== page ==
BJJL: Is there anyone you would like to thank that has helped you along the way?
RL: God, my parents and all the guys that I look up to osssssss
To be young and gifted can be a blessing and a curse. You sacrifice, you do not live the normal life of other kids. You push yourself to the limits because you are doing what you love. You have milestones to achieve and as you reach them, you push harder, then move on to the next. For Roberto Jimenez being young and gifted is an absolute blessing. He is driven, determined, and inspirational. His gift has been nurtured since he was a child and he is coming into his own. His future in BJJ is luminous.
“Kites rise highest against the wind, not with it.”―Winston S. Churchill
Jennifer Perez returned home last week after a year traveling the world and training Brazilian Jiu-Jitsu. She visited 10 countries and 45 academies. Fresh off her travels Kostas Fantaousakis asks her about her year abroad.
Kostas: Jenifer, how long have you been training in BJJ.
Jennifer: I have been training since February 2012. I started Training BJJ as a way to rebuild my self-esteem and strength that had been drained from a bad relationship of 9 years.
Kostas: What is your belt rank and who is your instructor(s) in BJJ? Do you train in other sports too or just BJJ?
Jennifer: I was promoted to blue belt in June of 2013 under Amal Easton. I trained kickboxing and Muay Thai 2 years prior to starting BJJ. I had a 1 year break between the time I stopped MT and started BJJ
Kostas: How did you get this idea to travel around the world and visit so many academies?
Jennifer: Japan was always a place I wanted to visit so after my breakup I took some savings and booked my trip to Japan. Fast-forward, on my flight back I couldn’t help but be sad knowing that the high from my trip would soon subside. There was a Fidelity commercial that came on and at the end of it it said "Save Today to Live Tomorrow"...that was the moment I realized I had to quit what was making me unhappy and dedicate at least one year to myself. To try and discover my intended purpose. I read BJJ globetrotter by Christian Graugart and immediately knew I had to do that.
Kostas: Can you name some of the countries you visited? How long did it take to visit 45 academies?
Jennifer: I’ve visited about 50 academies in total this year and visited some amazing places like South Korea, Japan, Indonesia, Mexico, Portugal, Singapore, Panamá, Puerto Rico and a few more. I started Jan 15th of 2014 & in Jan 2015 I visited my 50th academy AlleyCat Fitness Foundation in Casco Viejo Panama.
Kostas: Did you travel all by yourself or did you have other athletes with you?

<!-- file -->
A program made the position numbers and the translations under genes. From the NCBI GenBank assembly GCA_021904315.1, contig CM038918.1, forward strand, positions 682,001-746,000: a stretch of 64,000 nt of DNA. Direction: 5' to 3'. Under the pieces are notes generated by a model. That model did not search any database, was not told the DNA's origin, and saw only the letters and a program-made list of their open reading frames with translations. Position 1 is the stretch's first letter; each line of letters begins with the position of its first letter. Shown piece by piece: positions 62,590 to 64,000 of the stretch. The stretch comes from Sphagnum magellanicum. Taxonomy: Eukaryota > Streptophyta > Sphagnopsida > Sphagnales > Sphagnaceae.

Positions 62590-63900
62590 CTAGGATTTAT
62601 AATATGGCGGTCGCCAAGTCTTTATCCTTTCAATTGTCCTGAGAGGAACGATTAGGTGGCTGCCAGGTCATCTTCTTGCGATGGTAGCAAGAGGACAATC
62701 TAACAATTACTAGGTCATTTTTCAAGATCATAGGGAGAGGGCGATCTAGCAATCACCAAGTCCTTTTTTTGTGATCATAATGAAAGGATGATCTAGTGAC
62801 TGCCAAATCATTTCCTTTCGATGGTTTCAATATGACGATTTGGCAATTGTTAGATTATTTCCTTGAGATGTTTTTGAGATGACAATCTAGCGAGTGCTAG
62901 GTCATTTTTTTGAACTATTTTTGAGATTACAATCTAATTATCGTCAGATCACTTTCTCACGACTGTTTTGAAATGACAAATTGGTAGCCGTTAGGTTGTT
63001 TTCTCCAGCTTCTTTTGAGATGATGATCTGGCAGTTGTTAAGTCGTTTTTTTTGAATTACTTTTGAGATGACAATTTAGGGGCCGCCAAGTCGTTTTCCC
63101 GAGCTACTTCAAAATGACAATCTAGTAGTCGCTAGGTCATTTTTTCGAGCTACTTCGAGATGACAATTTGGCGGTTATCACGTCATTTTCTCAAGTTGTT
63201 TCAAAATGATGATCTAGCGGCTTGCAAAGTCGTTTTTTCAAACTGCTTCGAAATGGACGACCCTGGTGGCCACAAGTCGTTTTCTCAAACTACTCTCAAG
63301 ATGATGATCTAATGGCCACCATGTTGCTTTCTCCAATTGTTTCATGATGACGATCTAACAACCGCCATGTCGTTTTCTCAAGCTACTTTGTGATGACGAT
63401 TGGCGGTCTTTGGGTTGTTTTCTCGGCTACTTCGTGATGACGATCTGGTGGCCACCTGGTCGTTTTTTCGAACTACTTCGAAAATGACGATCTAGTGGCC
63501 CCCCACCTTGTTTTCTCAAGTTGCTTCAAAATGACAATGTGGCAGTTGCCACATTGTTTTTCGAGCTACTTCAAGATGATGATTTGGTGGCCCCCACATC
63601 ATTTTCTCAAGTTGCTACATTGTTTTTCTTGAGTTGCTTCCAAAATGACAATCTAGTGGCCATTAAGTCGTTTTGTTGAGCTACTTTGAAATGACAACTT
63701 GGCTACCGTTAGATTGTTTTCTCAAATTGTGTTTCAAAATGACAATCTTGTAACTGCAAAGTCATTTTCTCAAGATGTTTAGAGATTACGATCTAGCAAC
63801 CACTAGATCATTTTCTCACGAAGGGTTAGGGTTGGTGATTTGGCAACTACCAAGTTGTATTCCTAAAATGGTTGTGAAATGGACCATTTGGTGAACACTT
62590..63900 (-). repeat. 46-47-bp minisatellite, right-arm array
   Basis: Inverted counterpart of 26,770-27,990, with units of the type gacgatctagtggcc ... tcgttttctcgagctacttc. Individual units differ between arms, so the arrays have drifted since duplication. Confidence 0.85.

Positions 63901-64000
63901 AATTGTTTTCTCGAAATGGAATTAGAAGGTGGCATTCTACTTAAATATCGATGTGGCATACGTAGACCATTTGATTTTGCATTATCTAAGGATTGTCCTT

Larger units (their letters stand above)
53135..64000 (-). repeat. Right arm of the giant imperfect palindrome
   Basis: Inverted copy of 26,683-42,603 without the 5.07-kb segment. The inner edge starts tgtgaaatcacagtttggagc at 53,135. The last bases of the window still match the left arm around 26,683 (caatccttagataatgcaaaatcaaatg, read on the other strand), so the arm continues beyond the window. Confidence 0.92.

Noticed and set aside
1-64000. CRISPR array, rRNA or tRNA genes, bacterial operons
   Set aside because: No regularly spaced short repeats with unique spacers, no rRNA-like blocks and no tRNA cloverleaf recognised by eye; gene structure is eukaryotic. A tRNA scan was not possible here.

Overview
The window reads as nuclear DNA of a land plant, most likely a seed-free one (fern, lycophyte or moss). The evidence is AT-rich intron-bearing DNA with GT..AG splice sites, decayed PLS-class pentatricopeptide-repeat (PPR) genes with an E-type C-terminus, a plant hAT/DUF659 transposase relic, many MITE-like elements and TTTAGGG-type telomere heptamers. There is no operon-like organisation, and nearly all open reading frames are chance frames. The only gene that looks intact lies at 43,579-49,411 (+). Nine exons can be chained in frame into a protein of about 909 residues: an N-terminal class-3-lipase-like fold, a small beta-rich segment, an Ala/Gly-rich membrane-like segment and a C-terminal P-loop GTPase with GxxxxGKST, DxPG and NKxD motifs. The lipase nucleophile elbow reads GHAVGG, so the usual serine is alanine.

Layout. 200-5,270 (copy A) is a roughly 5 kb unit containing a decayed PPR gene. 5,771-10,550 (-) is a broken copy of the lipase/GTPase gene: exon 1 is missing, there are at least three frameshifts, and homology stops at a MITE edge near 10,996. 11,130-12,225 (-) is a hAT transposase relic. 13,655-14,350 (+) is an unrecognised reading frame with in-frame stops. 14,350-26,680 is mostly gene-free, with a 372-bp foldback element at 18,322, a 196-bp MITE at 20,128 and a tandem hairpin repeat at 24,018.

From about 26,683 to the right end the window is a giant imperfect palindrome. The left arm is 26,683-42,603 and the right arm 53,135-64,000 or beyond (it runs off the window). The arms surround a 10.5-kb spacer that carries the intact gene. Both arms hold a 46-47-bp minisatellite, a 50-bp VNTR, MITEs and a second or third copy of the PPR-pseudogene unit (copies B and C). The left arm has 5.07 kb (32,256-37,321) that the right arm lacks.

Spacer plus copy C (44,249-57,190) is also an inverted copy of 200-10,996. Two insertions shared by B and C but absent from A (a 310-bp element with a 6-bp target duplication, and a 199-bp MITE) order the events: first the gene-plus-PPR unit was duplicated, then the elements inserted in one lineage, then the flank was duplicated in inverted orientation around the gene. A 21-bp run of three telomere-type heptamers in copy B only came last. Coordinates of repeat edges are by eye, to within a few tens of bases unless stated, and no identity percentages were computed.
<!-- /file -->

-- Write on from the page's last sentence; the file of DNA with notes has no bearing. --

Jennifer: For the most part I was alone but our Jiu-Jitsu community is so amazing that once I connected with at least one person from the academy I was treated like family instantly!
I met up with many friends along the way that stayed and globetrotted with me for weeks at a time. Like Vivian Velez from Puerto Rico and Talita Alencar from Rio. It was great to have full time partners who also enjoyed visiting other academies as much as I did.
Kostas: How do you decide which school to visit? Do you use the internet to get information first and then contact the school or do you ask friends and fellow athletes where to go?
Jennifer: I primarily relied on referrals from my professor teammates and other members of the globetrotting community that made suggestions on where to train. I did google a few places out on a remote island in Lombok but that’s because I was itching to train & no one there seemed to know what Jiu-Jitsu was.
Kostas: There seems to be a recent trend in BJJ to combine traveling and training. After visiting so many countries could you give travelers a few tips on what to look for and what to avoid when visiting schools abroad?
Jennifer: I can’t say I've had a bad experience because I truly haven’t. Everyone was always so welcoming. What I do recommend is if you are traveling on a budget make sure to call ahead and confirm the cost of the drop in fee. Also, as a female I was nervous at first meeting so many new people and telling people my story and the fact that I was traveling alone, it was scary but the complete opposite happened. It’s like I had big brothers in every country I visited!
Tip: Train with respect and you will always be welcomed back! It’s that simple. Our community may seem big but it’s quite small and if you are a good person with good intention the door to any academy will always be open but being disrespectful and rude will spread like wild fire and soon the doors will start to shut on you. Stay positive and happy always.
Also, I always had gear from my sponsor Newaza Apparel or from Easton BJJ and I gave them out to the professors as thank you gifts for allowing me to train there. Nice gestures are always appreciated.
Kostas: Every BJJ school is different. Some focus more on self-defense, others in MMA and others on sport Jiu-Jitsu. Did you notice any other differences? How do schools vary from one country to the other?